As I watched the inauguration celebration earlier this week, I was again struck by how far we’ve come and how much still looms before us. Perhaps even more so this year as 2013 marks the 50th anniversary of Dr. Martin Luther King, Jr.’s March on Washington and the 150th anniversary of the signing of the Emancipation Proclamation.
Around the world we have fought against slavery, colonialism, Jim Crow and apartheid. We have made great strides in being able to go, do and be whatever our minds dare to dream, and yet have not made peace with who we are and how God made us. Free bodies, but enslaved minds.
It’s a paradoxical dilemma that is true the world over. Never has it been clearer to me than when I ran across a recent BBC report that highlighted the growing number of Africans, particularly women, being disfigured through the use of bleaching creams.
Featured in the news piece was an especially poignant story of a South African musician who bleached her skin because she wanted to be more beautiful and self-confident. She didn’t want to be “white”. She just wanted to see what it was like to live in lighter skin. Under intense criticism in her local community, she makes a point of saying she’s still the same inside. As I sat dumb-founded I thought to myself, some work on the inside would have made the work on the outside completely unnecessary. Oh the power of loving you!
As the segment comes to a close you see her posing with her two beautiful children, both of ebony hue. They are so cute you can’t help but smile. What must they be thinking now that their mom has redefined their standard of beauty? Will they ever be satisfied with the skin they’re in?
Unfortunately, Africa is not unique. Across many parts of Asia there is a pervasive belief that lighter is righter. And in Europe and many parts of America, white women and lighter blacks spend hours worshiping the sun to attain a “healthy glow” because pale doesn’t meet our programmed perception of perfection. We are free women, and yet choose to live mentally enslaved to a standard of beauty that ensures we will never see ourselves as enough.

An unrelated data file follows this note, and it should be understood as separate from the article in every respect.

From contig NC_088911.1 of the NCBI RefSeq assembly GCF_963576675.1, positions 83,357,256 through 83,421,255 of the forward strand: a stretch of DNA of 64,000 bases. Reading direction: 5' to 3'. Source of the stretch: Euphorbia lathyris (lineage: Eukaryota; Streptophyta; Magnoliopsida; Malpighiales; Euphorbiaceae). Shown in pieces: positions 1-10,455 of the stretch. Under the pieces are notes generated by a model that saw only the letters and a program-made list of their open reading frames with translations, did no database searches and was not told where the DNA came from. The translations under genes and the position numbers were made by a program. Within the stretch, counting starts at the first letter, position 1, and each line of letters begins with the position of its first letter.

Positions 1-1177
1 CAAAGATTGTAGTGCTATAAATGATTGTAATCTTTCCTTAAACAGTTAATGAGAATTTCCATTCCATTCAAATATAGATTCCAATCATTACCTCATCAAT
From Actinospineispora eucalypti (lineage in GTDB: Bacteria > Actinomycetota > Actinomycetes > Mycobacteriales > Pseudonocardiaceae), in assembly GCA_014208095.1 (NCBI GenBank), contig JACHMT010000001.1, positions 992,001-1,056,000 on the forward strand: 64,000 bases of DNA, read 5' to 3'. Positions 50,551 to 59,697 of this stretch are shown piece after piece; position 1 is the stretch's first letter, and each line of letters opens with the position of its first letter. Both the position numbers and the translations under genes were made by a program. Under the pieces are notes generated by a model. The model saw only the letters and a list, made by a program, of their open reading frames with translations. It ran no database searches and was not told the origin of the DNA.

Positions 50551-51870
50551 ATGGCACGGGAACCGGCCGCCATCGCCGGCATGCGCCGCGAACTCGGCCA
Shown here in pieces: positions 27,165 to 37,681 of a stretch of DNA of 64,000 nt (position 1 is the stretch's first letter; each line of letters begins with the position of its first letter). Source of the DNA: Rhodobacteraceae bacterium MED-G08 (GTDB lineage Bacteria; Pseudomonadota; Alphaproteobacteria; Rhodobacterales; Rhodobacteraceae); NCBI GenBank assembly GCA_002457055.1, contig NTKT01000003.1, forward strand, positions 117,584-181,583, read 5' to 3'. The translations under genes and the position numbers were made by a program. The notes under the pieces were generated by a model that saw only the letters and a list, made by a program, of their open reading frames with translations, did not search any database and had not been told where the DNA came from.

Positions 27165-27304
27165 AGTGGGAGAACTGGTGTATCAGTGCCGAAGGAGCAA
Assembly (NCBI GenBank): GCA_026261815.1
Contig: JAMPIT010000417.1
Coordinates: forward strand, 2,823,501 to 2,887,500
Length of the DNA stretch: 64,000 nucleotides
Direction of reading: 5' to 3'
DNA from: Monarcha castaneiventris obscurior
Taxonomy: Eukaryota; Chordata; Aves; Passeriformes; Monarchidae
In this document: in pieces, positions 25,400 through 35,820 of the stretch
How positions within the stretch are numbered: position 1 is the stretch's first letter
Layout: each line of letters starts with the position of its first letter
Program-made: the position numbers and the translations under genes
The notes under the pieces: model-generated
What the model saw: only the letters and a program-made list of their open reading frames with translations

Do you suppose Nelson Mandela fought apartheid so that we could disfigure ourselves in order to look more like our former oppressor? Did Dr. Martin Luther King, Jr. march on Washington so we could kill ourselves trying to all be one color? What about Harriet Tubman? Did she risk her life freeing other slaves so that we could continue to devalue our own worth? Of course not!
We have to get a grip! There is only one race – the human race! The skin we’re in neither defines or confines us. Instead, it is a testament to the immeasurable and matchless creativity of our Creator. Be you ebony or ivory, you were designed in His image and for His glory. We are equal – no priorities or preferences – and endowed with the same rights, responsibilities and freedoms by our Creator. God has granted us freedom! It’s up to us to live in it.
I know some of you may be thinking that I’m over looking the obvious. Not everyone has the same rights. There are many places in the world where a certain skin color, ethnicity, gender or sexual orientation is not only perceived as an advantage but it actually is an advantage.
While it may not be politically correct to talk about it these days, the truth is racism is still a very real and relevant danger throughout the world. I wish it weren’t so. I wish I were leaving my children and grandchildren a world free of hatred and prejudice, but the reality is until we reach Heaven we’ll be fighting some Hellions here on earth.
What I’m suggesting is not that we ignore that reality, but instead that we be mindful of the mentality that goes with it. That way we don’t free our bodies but leave our minds enslaved. How does that happen? It occurs when we allow someone else’s opinion of us to define us. We embrace their version of reality as our truth. Harriet Tubman’s reflection about liberating slaves was so insightful in this regard.
“I freed thousands of slaves. I could have freed a thousand more, if only they had known they were slaves.”
True freedom requires mental liberation long before the physical. That means until we learn to accept ourselves as we are, we will always be a slave to someone else.
Let 2013 be the year you free you! Shake off the chains of old thinking that say you are less than, and accept with love and appreciation the person God made you. Kick open the door of the cage you’ve been living in, and walk boldly forward knowing that you are beautiful, you are strong, and you are indeed enough. Be free, my sister. Be free!
Loving on Me as I Love You!